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1. Introduction

In this tutorial, we’ll learn about creating a custom Log4j2 appender. If you’re looking for the introduction to Log4j2, please take a look at this article.

Log4j2 ships with a lot of built-in appenders which can be used for various purposes such as logging to a file, to a database, to a socket or to a NoSQL database.

However, there could be a need for a custom appender depending on the application demands.

Log4j2 is an upgraded version of Log4j and has significant improvements over Log4j. Hence, we’ll be using the Log4j2 framework to demonstrate the creation of a custom appender.

2. Maven Setup

We will need the log4j-core dependency in our pom.xml to start with:


The latest version log4j-core can be found here.

3. Custom Appender

There are two ways by which we can implement our custom appender. First is by implementing the Appender interface and the second is by extending the AbstractAppender class. The second method provides a simple way to implement our own custom appender and that is what we will use.

For this example, we’re going to create a MapAppender. We’ll capture the log events and store them in a ConcurrentHashMap with the timestamp for the key.

Here’s how we create the MapAppender:

  name = "MapAppender", 
  category = Core.CATEGORY_NAME, 
  elementType = Appender.ELEMENT_TYPE)
public class MapAppender extends AbstractAppender {

    private ConcurrentMap<String, LogEvent> eventMap = new ConcurrentHashMap<>();

    protected MapAppender(String name, Filter filter) {
        super(name, filter, null);

    public static MapAppender createAppender(
      @PluginAttribute("name") String name, 
      @PluginElement("Filter") Filter filter) {
        return new MapAppender(name, filter);

    public void append(LogEvent event) {
        eventMap.put(, event);

We’ve annotated the class with the @Plugin annotation which indicates that our appender is a plugin.

The name of the plugin signifies the name we would provide in the configuration to use this appender. The category specifies that category under which we place the plugin. The elementType is appender.

We also need a factory method that will create the appender. Our createAppender method serves this purpose and is annotated with the @PluginFactory annotation.

Here, we initialize our appender by calling the protected constructor and we pass the layout as null as we are not going to provide any layout in the config file and we expect the framework to resolve default layout.

Next, we’ve overridden the append method which has the actual logic of handling the LogEvent. In our case, the append method puts the LogEvent into our eventMap.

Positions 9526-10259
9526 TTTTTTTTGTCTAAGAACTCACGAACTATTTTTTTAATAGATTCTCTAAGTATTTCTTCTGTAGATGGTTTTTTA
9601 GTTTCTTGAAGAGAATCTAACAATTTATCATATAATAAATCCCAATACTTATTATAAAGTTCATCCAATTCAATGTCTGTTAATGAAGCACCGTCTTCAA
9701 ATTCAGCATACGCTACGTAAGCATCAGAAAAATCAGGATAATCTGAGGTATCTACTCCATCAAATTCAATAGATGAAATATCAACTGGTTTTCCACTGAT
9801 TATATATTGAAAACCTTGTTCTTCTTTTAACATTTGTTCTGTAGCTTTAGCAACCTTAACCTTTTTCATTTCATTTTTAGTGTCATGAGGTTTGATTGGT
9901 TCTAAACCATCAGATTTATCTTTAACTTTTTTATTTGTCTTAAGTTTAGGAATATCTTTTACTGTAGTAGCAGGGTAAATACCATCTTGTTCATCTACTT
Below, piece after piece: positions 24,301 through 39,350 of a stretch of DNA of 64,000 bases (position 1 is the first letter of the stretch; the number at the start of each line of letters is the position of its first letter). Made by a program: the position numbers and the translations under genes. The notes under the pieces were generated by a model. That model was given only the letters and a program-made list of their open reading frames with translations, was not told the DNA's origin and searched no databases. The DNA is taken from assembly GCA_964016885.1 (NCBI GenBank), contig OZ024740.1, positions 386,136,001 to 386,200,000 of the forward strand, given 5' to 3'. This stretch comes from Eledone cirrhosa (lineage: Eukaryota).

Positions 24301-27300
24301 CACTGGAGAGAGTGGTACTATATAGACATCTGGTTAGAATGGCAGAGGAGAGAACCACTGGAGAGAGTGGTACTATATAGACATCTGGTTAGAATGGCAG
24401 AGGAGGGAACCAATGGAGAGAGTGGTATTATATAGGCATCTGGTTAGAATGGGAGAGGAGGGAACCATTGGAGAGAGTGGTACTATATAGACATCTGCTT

4. Configuration

Now that we have our MapAppender in place, we need a lo4j2.xml configuration file to use this appender for our logging.

Here’s how we define the configuration section in our log4j2.xml file:

<Configuration xmlns:xi="" packages="com.baeldung" status="WARN">

Note that the packages attribute should reference the package that contains your custom appender.

Next, in our appender’s section, we define the appender. Here is how we add our custom appender to the list of appenders in the configuration:

<MapAppender name="MapAppender" />

The last part is to actually use the appender in our Loggers section. For our implementation, we use MapAppender as a root logger and define it in the root section.

Here’s how it’s done:

<Root level="DEBUG">
    <AppenderRef ref="MapAppender" />

5. Error Handling

To handle errors while logging the event we can use the error method inherited from AbstractAppender.

For example, if we don’t want to log events which have a log level less than that of WARN.

We can use the error method of AbstractAppender to log an error message. Here’s how it’s done in our class:

public void append(LogEvent event) {
    if (event.getLevel().isLessSpecificThan(Level.WARN)) {
        error("Unable to log less than WARN level.");
    eventMap.put(, event);

Observe how our append method has changed now. We check the event’s level for being greater than WARN and we return early if it is anything less than WARN.

6. Conclusion

In this article, we’ve seen how to implement a custom appender for Log4j2.

While there are many in-built ways of logging our data by using Log4j2’s provided appenders, we also have tools in this framework that enable us to create our own appender as per our application needs.

As usual, the example can be found over on Github.

Course – LS – All

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